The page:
We knew we were in trouble when Matt at only 3 1/2 would sit at the table for hours, refusing to finish his dinner. We’d try flying the airplane into the hangar, eating only three more bites, having a race with Daddy, taking a bite ourselves to show now nummy it was, displaying the scrumptious dessert reward, threatening with time out/spanking/early bedtime – but nothing would work. That kid would sit there until we gave up and sent him to bed.
As he grew older, it only became more apparent that he had his mother’s obstinacy and his father’s stubbornness. Call him “strong-willed,” “concrete random,” or “just plain difficult” – he’d probably have left home around age 14 if we hadn’t stumbled upon what I deemed the “Walk Away” policy.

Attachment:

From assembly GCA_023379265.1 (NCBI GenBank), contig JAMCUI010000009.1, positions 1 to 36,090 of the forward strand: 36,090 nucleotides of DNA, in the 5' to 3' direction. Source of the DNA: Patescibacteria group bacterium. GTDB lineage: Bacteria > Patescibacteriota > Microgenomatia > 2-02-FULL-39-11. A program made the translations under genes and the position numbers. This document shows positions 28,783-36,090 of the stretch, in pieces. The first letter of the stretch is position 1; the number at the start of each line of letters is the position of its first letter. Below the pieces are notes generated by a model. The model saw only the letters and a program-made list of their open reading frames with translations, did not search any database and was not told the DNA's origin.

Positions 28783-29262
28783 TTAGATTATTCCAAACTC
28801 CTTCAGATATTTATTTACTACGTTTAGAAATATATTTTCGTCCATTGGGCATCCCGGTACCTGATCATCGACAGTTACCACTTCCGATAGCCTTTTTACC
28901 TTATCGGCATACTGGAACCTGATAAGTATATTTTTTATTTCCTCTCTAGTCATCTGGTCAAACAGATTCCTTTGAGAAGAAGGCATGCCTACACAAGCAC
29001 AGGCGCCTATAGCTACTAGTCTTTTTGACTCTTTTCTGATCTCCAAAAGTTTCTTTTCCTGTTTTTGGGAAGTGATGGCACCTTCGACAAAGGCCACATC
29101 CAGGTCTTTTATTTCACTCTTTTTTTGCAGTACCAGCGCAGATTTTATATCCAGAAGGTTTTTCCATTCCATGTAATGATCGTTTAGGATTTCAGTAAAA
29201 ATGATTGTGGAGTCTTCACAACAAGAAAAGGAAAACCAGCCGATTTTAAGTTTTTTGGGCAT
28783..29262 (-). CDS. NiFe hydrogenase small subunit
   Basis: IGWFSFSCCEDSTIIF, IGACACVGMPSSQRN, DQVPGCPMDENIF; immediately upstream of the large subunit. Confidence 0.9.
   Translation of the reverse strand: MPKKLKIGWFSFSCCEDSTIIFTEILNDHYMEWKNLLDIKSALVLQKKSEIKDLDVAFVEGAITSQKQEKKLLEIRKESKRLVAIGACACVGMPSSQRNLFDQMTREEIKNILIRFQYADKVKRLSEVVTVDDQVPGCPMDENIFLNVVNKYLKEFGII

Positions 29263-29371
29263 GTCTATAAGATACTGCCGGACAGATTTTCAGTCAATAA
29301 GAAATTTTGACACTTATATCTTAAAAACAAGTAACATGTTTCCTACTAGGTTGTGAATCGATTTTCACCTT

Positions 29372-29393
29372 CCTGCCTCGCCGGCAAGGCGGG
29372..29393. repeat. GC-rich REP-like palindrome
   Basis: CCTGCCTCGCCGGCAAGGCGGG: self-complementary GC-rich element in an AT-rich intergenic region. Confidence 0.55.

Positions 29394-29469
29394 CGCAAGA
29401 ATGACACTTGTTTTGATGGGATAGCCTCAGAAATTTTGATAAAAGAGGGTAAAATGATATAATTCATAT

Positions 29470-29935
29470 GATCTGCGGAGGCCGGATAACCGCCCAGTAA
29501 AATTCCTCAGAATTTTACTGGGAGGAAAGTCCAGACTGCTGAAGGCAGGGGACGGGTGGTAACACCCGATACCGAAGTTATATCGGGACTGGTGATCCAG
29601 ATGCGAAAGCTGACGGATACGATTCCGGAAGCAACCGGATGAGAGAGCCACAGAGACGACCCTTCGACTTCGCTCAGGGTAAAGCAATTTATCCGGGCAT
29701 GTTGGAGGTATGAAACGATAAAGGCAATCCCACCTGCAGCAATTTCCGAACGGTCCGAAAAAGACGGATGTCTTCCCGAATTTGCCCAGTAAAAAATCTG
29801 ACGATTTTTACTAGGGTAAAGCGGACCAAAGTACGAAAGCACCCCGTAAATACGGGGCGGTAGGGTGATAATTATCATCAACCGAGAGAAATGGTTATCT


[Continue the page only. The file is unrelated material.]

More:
Maybe it’s because he’s a firstborn, but Matt has a strong desire to do the right thing. We learned that if we laid out our expectations and then walked away, he would feel the pressure of those expectations and eventually do what he was supposed to. In his own time. But if we stood over him and insisted he do it now, on our time, it wasn’t gonna happen.
This won’t work with all personalities. For some kids, walking away will mean that they’ll forget completely what they’re supposed to be doing. But for the “I’ll-do-it-because-I-want-to-not-because-you-told-me-to” types, it’s a survival technique. It can keep you from getting sucked into a power struggle where you have to continually up the consequences (and then follow through with them). Most importantly, it can keep your relationship with your teen on a positive footing instead of having it deteriorate into resentment and hostility.
Matt’s a college student now. His stubbornness and desire to do what’s right have helped him to become a young man of integrity and purpose. When he was 17 he said to us, “When I have kids, I’m going to let you raise them when they become teen-agers. Because you did such a good job with us!”
Got a stubborn teen of your own? Try walking away and see what happens.